2

enter image description here

Hey all. My boyfriend needs a logo for an online/home business building custom saltwater fish tanks, and I happen to be a graphic designer.

I only have 3 or so years of experience, so I guess you could say I'm still a newbie and really feeling stuck on this. I want it to have the whole modern/retro, artistic/grungy look you always see on dribbble and stuff. I love those logos, and I really want it to be an eyegrabber to help get attention to his business.

First, the name "bad habitats" is something I helped him come up with and he really liked it. Bad is meant as cool or dope, habitats - obviously a home for fish.

The attached image is a screenshot of my progress which is nowhere near complete. All the different versions of "bad" and "habitats" are not fonts but my own hand lettering that I was mixing & matching.

  1. Do the lettering styles match the idea?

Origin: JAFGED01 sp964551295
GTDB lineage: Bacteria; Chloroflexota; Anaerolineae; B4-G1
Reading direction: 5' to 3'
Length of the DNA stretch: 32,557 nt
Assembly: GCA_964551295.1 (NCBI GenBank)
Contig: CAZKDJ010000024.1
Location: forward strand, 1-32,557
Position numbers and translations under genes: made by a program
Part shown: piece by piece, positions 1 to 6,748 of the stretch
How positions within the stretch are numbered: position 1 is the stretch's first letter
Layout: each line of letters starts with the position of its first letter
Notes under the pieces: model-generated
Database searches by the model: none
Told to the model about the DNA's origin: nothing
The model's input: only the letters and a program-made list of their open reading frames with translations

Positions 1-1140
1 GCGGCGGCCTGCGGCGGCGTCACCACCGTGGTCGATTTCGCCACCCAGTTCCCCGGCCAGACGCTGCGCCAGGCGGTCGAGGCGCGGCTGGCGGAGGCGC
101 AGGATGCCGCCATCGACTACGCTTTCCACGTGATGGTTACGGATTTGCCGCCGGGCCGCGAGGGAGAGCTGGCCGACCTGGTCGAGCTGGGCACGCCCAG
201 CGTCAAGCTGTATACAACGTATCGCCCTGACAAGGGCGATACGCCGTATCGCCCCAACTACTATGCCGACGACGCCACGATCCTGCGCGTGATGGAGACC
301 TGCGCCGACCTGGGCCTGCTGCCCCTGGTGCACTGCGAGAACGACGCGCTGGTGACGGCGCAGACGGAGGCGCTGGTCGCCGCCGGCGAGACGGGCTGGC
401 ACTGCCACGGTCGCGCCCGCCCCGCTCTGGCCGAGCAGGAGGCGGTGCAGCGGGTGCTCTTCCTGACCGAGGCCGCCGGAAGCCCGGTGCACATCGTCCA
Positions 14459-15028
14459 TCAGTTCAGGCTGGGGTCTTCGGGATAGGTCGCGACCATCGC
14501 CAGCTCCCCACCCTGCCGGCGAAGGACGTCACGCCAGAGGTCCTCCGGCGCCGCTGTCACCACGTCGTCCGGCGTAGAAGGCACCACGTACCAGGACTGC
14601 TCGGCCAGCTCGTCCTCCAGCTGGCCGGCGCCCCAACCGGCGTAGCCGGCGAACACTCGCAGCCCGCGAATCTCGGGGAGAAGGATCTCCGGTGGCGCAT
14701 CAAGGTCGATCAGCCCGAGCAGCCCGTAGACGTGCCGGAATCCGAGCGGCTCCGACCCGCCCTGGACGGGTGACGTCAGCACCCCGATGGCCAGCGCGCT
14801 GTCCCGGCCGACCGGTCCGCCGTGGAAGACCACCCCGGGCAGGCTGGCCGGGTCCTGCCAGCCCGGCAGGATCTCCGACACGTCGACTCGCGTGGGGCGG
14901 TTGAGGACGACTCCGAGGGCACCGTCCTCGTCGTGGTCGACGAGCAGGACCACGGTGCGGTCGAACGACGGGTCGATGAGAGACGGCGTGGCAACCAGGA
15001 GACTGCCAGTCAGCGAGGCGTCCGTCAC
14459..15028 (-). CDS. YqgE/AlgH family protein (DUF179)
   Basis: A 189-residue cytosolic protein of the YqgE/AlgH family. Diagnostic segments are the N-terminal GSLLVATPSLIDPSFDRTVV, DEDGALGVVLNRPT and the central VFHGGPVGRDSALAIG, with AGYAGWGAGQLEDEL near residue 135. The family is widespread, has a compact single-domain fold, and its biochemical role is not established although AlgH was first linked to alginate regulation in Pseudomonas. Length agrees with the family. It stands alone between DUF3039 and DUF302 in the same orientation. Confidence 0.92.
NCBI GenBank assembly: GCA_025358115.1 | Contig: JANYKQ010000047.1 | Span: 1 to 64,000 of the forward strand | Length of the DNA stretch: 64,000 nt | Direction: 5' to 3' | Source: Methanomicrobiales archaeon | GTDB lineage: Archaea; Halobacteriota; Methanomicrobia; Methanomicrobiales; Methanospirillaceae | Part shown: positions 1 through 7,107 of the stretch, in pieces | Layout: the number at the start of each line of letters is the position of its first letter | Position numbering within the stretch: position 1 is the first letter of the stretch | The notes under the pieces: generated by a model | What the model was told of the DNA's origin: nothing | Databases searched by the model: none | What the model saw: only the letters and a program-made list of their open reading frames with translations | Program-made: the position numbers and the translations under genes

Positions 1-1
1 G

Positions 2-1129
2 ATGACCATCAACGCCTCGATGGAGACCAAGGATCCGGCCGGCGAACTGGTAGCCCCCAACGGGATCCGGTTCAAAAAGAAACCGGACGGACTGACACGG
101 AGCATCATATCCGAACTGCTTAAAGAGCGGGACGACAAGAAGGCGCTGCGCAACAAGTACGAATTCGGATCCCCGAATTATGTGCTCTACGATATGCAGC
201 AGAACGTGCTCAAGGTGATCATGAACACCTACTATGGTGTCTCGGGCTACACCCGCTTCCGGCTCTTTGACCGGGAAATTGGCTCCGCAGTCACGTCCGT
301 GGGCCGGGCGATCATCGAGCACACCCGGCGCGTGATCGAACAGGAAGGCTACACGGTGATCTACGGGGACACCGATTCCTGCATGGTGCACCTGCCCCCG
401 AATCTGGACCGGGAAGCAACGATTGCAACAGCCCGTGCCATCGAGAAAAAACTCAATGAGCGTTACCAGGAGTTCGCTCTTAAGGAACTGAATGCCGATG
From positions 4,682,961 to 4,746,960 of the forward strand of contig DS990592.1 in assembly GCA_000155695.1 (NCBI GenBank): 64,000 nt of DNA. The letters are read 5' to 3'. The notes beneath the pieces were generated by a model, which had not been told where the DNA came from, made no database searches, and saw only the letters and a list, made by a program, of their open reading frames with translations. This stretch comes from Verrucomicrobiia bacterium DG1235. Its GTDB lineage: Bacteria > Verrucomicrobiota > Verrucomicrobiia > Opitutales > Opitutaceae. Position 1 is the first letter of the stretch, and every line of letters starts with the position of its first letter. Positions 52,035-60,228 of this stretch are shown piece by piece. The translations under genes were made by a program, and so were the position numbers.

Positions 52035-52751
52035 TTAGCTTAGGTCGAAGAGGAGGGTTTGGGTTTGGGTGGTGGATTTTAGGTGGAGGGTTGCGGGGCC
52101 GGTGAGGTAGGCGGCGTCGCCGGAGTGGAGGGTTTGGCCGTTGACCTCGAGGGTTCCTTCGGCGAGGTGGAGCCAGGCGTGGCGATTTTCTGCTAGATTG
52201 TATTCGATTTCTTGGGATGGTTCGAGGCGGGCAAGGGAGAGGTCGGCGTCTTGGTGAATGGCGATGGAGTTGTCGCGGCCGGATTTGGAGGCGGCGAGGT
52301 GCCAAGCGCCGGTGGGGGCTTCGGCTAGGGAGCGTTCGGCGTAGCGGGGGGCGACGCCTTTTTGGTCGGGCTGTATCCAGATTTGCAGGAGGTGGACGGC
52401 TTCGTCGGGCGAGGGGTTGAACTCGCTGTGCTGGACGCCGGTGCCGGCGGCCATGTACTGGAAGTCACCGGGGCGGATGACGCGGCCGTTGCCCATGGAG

2. Does the cracked tank fit the whole concept of "bad/cool"?

I dont want it to look like its meant to represent poor or unsuitable habitats lol.. I want it to express the exact idea of "cool fish homes".. not sure if what I have here is aiming towards that.

  • 11
    The name Bad Habitats itself very, very strongly suggests “poor, unsuitable habitats” to me, especially with the broken fishbowl. I would never in a million years guess that this was bad in the sense of ‘good’. Badass Habitats would be much more unambiguous, but of course also much more likely to cause offence with purists (whether that’s a problem or not, I of course don’t know). – Janus Bahs Jacquet Sep 30 '15 at 0:53
  • I had the same feeling at first but, the name grew on me. We came up with it with the idea of bad habits and decided bad habitats. Anyway a little more info on the business. One point being that bad habitats is not only referring to the tanks but also the growing deaths of and damaged coral reefs. The business also encourages people to help out in saving the reefs by promoting tank breeding and coral propagation. Basically saving the reefs by not harvesting them any longer. – user51710 Sep 30 '15 at 2:24
  • 3
    "Bad is meant as cool or dope" = while I 'get' it, I don't think most people would and would think just the opposite. – DA01 Sep 30 '15 at 4:20
  • 2
    Also, while 'grunge' isn't wrong, I'm not sure it's right for this application. I don't want a grungy fish tank, for instance. Maybe explore some other ideas. – DA01 Sep 30 '15 at 4:22
  • 1